The Eight Great Mistakes Founders Make (Part 2)

Last month on the blog we outlined the first half of Goodwin Procter tech partner Dave Cappillo’s recent Harvard Innovation Lab presentation, “The Eight Great Mistakes Founders Make.” Dave’s discussion focused on how to avoid the common missteps that entrepreneurs make in the early stages of a company's life cycle. In case you missed it, here is a look at Dave’s first four “great mistakes.” And now, here are Dave’s last four “great mistakes.” To follow along with the video of Dave’s presentation, scroll to the minute markers noted next to each mistake.

  1. Failing to raise enough money (for fear of dilution or otherwise) (41:22-42:37)
    • Things often cost twice as much as you think they will
    • Things often take twice as long as you think they will
    • Management needs to run the business rather than be preoccupied with fundraising efforts
  1. Spending money too quickly (42:38 – 44:18)
    1. Hire conservatively and purposefully (programmer vs. CFO)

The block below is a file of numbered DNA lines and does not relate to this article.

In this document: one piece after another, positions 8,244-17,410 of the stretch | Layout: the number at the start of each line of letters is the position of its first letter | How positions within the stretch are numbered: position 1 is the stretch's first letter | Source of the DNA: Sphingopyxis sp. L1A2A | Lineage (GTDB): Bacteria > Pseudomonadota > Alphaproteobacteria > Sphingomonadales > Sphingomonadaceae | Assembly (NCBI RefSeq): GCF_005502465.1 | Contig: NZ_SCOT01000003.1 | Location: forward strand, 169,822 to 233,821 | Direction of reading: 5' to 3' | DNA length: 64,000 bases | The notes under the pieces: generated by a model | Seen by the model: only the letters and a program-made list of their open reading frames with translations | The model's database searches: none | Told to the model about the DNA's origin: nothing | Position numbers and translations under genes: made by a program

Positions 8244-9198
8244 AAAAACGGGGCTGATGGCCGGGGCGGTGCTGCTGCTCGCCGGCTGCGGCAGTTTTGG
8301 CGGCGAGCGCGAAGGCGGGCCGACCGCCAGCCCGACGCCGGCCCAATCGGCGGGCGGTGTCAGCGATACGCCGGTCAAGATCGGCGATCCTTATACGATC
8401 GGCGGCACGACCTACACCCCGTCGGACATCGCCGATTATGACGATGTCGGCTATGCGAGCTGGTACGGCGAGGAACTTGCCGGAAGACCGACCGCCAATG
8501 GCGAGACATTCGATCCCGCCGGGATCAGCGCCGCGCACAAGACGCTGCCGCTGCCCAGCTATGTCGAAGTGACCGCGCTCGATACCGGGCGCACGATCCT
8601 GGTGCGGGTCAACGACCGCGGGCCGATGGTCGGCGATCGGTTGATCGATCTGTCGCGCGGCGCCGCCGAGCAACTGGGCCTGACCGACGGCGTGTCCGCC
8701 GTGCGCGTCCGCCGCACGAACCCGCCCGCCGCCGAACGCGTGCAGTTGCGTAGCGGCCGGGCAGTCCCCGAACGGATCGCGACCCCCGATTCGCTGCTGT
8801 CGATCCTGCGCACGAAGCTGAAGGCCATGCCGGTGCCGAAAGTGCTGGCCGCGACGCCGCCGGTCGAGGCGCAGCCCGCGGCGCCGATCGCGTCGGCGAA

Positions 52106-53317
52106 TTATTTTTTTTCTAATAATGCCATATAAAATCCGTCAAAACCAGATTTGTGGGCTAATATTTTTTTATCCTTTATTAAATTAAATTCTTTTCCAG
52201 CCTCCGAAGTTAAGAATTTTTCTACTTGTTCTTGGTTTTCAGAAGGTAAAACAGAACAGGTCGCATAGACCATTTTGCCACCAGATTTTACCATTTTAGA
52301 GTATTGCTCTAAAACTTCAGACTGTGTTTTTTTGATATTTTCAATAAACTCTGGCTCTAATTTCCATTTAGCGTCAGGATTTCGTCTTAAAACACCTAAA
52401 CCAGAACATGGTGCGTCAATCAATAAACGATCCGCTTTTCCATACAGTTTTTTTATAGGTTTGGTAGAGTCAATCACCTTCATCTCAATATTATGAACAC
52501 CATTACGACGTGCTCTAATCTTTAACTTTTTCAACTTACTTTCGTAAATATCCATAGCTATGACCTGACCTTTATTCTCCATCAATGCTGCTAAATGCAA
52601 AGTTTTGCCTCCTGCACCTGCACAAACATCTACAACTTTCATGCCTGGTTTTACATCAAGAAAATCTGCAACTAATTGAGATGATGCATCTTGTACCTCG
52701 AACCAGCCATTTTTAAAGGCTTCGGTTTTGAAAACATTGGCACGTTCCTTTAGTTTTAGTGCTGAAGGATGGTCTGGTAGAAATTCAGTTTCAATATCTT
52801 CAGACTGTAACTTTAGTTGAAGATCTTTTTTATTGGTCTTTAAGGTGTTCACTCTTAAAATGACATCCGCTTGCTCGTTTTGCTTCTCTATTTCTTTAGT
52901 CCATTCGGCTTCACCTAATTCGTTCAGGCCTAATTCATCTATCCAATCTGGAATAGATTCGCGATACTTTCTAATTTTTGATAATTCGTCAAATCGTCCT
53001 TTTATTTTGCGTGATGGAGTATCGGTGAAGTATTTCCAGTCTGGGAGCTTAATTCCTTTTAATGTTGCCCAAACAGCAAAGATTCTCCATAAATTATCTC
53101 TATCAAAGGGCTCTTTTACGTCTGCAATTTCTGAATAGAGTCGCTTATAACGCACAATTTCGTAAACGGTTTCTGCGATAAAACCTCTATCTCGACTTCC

2. Don’t hire at too senior of a level too early
    3. Consider equity compensation (with vesting)
  1. Failing to pick advisors who add value to your business (44:19 – 51:30)
    1. Look for people with the right set of experience, right networks, right industry etc.
  1. Failing to adequately protect your intellectual property assets (51:39 – 1:00:40)
    1. Intellectual property is often a company’s only asset out of the gate
    2. Important for employees to sign an agreement that says the IP belongs to the company
    3. Carefully analyze founding team member’s agreements with former employers to determine whether former employers may have an ownership claim to relevant intellectual property

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